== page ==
Texas needed just one good half of basketball to seal its trip to the NCAA tournament. A sparse resume that only had 17 wins to 10 losses, and three wins over quality teams had a chance to get a lot spicier on Monday against Baylor. The trend that has crippled the Longhorns all year to put them on the bubble. Texas couldn’t execute down the line, and failed to finish a game that it very well could have won.
Texas was out-rebounded by Baylor 32-24, and senior forward Quincy Acy’s 16 points were more than the yield of Texas’ entire starting lineup. Baylor also grabbed 14 offensive rebounds, with Acy providing eight, matching Texas’ output.
During Texas’ four-game winning streak, it nearly doubled its opponents free throw totals shooting 127 free throws compared to its oppenents’ 63. Over the last two games, the Longhorns have shot nearly a third as many free throws as they have given up. They only shot 38 while conceding 85, with Oklahoma State alone shooting 56. The Bears shot 29 free throws, converting 24 to give them a 10 point edge from the charity stripe.
Texas’ defense was stingy in the first half, holding Baylor to 26 points, while shooting just 28 percent from the field. The Bears also shot just 33 percent from beyond the arc in the first half. Texas’ defense couldn’t hold up in the second half though. Baylor shot 50 percent from the field, and made 66 percent of its 3 point attempts. While Baylor was heating up, Texas started cooling off. The Longhorns made half their shots in the first half, including making four of their eight 3-pointers. Texas still shot 46 percent in the second half, but it could not force turnovers in the second half, which allowed Baylor to attempt more shots than Texas in the period, as well as almost doubling the Longhorns’ output from the free-throw line.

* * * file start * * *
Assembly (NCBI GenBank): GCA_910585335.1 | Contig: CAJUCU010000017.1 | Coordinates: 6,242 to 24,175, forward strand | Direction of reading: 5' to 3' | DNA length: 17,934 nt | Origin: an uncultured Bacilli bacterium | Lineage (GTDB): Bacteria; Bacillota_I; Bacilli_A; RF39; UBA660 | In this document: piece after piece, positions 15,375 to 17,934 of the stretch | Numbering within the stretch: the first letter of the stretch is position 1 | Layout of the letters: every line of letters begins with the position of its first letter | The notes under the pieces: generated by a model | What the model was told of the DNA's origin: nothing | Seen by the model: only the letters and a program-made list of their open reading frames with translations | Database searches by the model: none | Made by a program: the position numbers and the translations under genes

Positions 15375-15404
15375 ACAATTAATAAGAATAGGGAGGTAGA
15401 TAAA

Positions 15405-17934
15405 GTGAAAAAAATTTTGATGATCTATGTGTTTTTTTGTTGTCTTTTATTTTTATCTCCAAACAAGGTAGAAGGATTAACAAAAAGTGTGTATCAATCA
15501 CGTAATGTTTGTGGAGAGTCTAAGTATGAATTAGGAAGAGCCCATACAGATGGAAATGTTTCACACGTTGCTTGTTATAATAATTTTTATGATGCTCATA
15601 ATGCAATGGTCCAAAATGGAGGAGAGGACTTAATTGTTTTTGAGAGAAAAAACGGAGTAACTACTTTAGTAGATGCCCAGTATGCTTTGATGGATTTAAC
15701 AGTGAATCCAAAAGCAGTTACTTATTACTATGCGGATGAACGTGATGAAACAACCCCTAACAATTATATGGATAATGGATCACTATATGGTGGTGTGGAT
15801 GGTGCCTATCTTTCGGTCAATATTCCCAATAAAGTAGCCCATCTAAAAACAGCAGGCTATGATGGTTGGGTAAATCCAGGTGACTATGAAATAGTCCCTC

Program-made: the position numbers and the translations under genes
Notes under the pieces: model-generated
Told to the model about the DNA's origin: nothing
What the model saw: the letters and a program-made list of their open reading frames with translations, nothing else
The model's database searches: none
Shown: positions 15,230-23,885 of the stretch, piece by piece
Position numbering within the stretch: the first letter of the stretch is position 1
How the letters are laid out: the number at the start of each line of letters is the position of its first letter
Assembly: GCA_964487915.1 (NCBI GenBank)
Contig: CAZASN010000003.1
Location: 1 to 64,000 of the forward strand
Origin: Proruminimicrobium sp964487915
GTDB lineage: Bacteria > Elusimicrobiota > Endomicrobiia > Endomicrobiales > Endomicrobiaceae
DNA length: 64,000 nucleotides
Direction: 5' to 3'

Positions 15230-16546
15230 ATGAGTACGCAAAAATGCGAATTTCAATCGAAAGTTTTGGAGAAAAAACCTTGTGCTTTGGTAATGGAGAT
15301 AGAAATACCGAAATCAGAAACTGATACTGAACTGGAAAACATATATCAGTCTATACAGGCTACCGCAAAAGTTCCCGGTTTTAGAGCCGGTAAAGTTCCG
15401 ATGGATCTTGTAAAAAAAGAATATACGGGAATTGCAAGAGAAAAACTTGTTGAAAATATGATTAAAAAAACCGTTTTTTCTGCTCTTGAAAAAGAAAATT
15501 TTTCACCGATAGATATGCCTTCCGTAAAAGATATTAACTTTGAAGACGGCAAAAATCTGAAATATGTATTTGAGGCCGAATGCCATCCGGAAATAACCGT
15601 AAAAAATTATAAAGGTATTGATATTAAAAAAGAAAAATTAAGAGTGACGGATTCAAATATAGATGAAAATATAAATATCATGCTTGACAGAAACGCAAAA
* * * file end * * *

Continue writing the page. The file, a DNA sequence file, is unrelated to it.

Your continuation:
Texas actually had the edge in points in the paint, points off turnovers and second chance points while the Longhorn bench dominated the Baylor bench. But the Bears got a big boost from the free-throw line, as well as timely 3-pointers and second chances late to pull out the game.
In 2008, Georgia scored four wins in five days, including a doubleheader to win the SEC tournament, and steal an NCAA bid. That Bulldog team had a 4-12 conference record and ended up entering the NCAA tournament at 17-16 overall. The conference tournament can be the last chance for teams to win their way into the big dance. Georgia’s road to the tourney that year featured zero games against ranked teams, and against no team with more than 22 wins. Texas’ road to the NCAA tournament will feature another shot at Baylor, then another shot at Missouri, then another shot at Kansas. Currently, Texas is 0-5 against those teams, with the season finale at Kansas still left to be played. It’s not guaranteed that Texas would have to play all those teams to win the conference, as upsets do happen, but those are the most likely teams that Texas would have to go through. Texas head coach Rick Barnes has never won the conference tournament, and would have to win three games in three days against top-15 teams in order to make the NCAA tournament.
Only five teams have won the Big 12 Conference tournament, with Kansas taking eight of the 15 titles, including five of the last six. Texas has made the finals of the conference championship six times, and has lost every time, four times to Kansas. Texas has been eliminated by Kansas in four of the last six Big 12 Conference Championships. The other two losses were to Baylor.
Printed on Thursday, February 23, 2012 as: Horns' tournament hopes dwindle after latest loss